Director: Alex Garland Starring: Jessie Buckley, Rory Kinnear and Paapa Essiedu Running Time: 100 minutes
When phones made the move from walls to our pockets, horror films started having to dispatch them early on to avoid accusations of plot holes and whataboutism. Now in recent horror films I’ve noticed a trend of female protagonists ‘doing things right’ before the conflict of the plot gets underway. The Final Girl trope made it harder for audiences to delight in blonde bimbos falling down and getting what’s coming to them. For a while we were on the Final Girl’s side simply because it was a novel experience we hadn’t been offered before. But now in order to be sure we’ll relate to female characters and root for them, films first have to make sure we know she’s intelligent and worthy of making it to the end of the film. Take Fresh for example; even though Daisy Edgar-Jones’ character texts her friend details and the address of the guy she’s met online and carries her keys between her fingers when she walks alone at night, she still becomes victimised despite her best efforts. In fact as in fiction, when bad things happen to women, unfortunately many reactions disproportionately focus on the actions or choices made by the victim; why would she walk alone at night in a dodgy area, why would she meet a stranger off the internet, why wouldn’t she carry a weapon, why, why, why. Alex Garland’s Men refreshingly and definitively pushes that focus back onto the perpetrators and enablers of violence and intimidation.
Men follows Harper (played by Ireland’s own Jessie Buckley), a woman struggling to cope with recent trauma involving her husband James (Paapa Essiedu). Harper has embarked on a rural retreat to a big old manor house seeking peace and quiet. She finds neither. From Jeffrey the bumbling landlord taking Harper on a tour of the house and warning her to “be careful what you flush”, to the creepy exhibitionist she encounters in the woods, through to a priest asking how she drove her husband to his actions, the film presents us with man after man mistreating Harper with little and big sleights until we’re as exhausted as she must be. While I understand that the film wants to be clear in its message, as someone who’s already experienced similar harassment and fear throughout my life, it took too long to get from point A to B and this slow burn approach unfortunately pulled me out of the story before we were even halfway through.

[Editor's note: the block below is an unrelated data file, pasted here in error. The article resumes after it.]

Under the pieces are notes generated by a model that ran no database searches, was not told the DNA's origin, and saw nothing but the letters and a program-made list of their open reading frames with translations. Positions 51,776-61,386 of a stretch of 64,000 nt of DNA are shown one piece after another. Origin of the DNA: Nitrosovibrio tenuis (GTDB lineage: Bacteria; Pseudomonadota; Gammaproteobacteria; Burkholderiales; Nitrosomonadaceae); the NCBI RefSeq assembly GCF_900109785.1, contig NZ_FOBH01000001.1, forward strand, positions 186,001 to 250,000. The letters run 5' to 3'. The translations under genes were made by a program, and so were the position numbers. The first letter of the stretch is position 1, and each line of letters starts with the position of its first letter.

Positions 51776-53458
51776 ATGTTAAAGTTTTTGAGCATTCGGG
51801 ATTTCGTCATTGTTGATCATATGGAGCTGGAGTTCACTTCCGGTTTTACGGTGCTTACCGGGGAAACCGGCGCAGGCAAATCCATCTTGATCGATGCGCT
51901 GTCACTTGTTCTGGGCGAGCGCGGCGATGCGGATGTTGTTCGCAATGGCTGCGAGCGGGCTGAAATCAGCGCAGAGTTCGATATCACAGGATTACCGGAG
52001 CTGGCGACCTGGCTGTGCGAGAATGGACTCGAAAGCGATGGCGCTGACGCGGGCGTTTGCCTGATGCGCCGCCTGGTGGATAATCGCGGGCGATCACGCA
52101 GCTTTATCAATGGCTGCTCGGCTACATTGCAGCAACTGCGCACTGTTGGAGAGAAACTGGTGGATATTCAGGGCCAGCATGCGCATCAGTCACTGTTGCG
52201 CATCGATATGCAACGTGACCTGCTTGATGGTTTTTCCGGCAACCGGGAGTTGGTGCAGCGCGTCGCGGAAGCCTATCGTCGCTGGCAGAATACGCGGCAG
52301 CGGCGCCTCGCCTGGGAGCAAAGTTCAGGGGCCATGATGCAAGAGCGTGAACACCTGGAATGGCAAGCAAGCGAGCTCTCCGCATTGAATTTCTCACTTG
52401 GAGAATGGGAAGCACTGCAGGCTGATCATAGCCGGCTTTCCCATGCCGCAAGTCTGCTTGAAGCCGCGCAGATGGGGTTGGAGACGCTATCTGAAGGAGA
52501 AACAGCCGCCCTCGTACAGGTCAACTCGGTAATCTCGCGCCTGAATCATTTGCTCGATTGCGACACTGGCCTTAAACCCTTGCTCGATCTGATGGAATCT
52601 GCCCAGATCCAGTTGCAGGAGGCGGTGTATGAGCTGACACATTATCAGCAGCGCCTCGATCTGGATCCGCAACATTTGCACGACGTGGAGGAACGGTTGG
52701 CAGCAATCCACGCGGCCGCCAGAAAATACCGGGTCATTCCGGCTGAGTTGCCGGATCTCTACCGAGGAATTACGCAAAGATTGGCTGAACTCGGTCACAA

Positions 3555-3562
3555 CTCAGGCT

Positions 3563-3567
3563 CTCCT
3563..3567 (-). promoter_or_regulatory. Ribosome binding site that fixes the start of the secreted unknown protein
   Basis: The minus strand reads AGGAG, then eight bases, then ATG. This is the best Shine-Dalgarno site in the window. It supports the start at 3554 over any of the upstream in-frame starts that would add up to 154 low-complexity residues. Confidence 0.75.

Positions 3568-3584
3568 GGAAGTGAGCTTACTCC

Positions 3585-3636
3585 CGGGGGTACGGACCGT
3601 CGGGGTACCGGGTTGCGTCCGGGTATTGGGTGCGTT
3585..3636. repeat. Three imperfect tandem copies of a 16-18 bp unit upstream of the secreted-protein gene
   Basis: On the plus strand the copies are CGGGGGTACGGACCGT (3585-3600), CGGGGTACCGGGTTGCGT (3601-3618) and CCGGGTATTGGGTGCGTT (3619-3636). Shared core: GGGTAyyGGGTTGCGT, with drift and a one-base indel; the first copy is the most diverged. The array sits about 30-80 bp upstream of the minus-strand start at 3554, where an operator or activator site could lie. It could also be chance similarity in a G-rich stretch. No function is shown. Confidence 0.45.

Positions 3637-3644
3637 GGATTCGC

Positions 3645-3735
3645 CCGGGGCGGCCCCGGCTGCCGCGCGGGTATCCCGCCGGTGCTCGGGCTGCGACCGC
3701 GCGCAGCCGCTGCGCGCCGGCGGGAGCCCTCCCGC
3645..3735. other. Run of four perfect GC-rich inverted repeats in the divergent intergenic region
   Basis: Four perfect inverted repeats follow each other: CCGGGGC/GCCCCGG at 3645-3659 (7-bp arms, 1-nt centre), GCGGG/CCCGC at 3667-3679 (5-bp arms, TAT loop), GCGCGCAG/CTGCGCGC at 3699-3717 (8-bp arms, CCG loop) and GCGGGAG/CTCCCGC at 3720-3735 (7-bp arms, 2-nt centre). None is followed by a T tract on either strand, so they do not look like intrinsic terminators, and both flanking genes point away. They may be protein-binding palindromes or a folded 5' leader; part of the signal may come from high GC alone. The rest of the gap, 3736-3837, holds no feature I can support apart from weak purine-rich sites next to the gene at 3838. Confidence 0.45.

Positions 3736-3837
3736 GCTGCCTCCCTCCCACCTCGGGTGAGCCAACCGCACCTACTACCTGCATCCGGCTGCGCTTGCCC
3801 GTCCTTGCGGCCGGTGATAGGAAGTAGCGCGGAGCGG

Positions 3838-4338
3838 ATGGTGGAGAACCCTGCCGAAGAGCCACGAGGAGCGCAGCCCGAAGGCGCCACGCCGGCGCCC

I did appreciate that Men gives us an imperfect victim without being judgmental of her reactions to ill-treatment. The film alternates between encouraging us to victim blame and then provoking us to examine that impulse and sit with it. Harper goes for a walk alone in the woods, and when she comes to a discontinued railway tunnel that she can’t see into, she walks into it rather than around. And then bumps into a naked man who starts to chase her. The film holds on Harper in the tunnel for a long time, letting seconds tick by as we wonder why she’s keeping herself in a vulnerable position. Later on, when Harper is being terrorised in the manor and a hand comes through the letterbox, she starts holding the hand and we wonder what the f she’s doing before being pulled out of that wonderment by something shocking. Men makes a habit of repeatedly pausing on moments which encourage us to become suspicious of Harper and then punctuating those moments to bring us back onside, a great way to get mileage out of the Final Girl trope in a film that only has one real character.
For me, Men focused so much on engaging intellectually that it completely missed me emotionally, and it takes so long to get where it’s going with the story that by the time it reached its prolonged climax I was disengaged. The film ties itself in knots trying to make its point in the cleverest way possible and that creates a distance that works against Men’s aim of bringing us along to unpack Harper’s trauma. Creative with its visuals, serves up body horror so visceral I’ve been struggling to shake it for days, strong performances from Jessie Buckley, Rory Kinnear and Paapa Essiedu, but left me a little cold. The biggest and sadly truest takeaway from Men is that you can try to run from toxic masculinity but it’ll find you wherever you go. (3 / 5)